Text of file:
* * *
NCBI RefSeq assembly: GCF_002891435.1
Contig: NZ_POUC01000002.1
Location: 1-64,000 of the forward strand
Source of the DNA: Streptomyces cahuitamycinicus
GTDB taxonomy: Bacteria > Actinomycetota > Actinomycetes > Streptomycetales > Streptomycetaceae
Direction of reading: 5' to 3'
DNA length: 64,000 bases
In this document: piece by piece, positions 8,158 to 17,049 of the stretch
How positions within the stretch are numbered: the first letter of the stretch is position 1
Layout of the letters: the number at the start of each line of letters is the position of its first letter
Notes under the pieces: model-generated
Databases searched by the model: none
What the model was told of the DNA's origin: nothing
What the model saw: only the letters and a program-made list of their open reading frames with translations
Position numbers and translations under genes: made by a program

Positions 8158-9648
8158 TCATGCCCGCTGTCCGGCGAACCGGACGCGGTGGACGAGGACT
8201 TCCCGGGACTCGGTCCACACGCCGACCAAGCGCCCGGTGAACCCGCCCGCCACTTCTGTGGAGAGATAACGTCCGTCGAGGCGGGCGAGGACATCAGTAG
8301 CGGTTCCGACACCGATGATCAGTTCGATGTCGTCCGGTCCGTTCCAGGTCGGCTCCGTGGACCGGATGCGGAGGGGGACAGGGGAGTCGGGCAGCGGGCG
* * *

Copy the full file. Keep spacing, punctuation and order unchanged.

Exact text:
NCBI RefSeq assembly: GCF_002891435.1
Contig: NZ_POUC01000002.1
Location: 1-64,000 of the forward strand
Source of the DNA: Streptomyces cahuitamycinicus
GTDB taxonomy: Bacteria > Actinomycetota > Actinomycetes > Streptomycetales > Streptomycetaceae
Direction of reading: 5' to 3'
DNA length: 64,000 bases
In this document: piece by piece, positions 8,158 to 17,049 of the stretch
How positions within the stretch are numbered: the first letter of the stretch is position 1
Layout of the letters: the number at the start of each line of letters is the position of its first letter
Notes under the pieces: model-generated
Databases searched by the model: none
What the model was told of the DNA's origin: nothing
What the model saw: only the letters and a program-made list of their open reading frames with translations
Position numbers and translations under genes: made by a program

Positions 8158-9648
8158 TCATGCCCGCTGTCCGGCGAACCGGACGCGGTGGACGAGGACT
8201 TCCCGGGACTCGGTCCACACGCCGACCAAGCGCCCGGTGAACCCGCCCGCCACTTCTGTGGAGAGATAACGTCCGTCGAGGCGGGCGAGGACATCAGTAG
8301 CGGTTCCGACACCGATGATCAGTTCGATGTCGTCCGGTCCGTTCCAGGTCGGCTCCGTGGACCGGATGCGGAGGGGGACAGGGGAGTCGGGCAGCGGGCG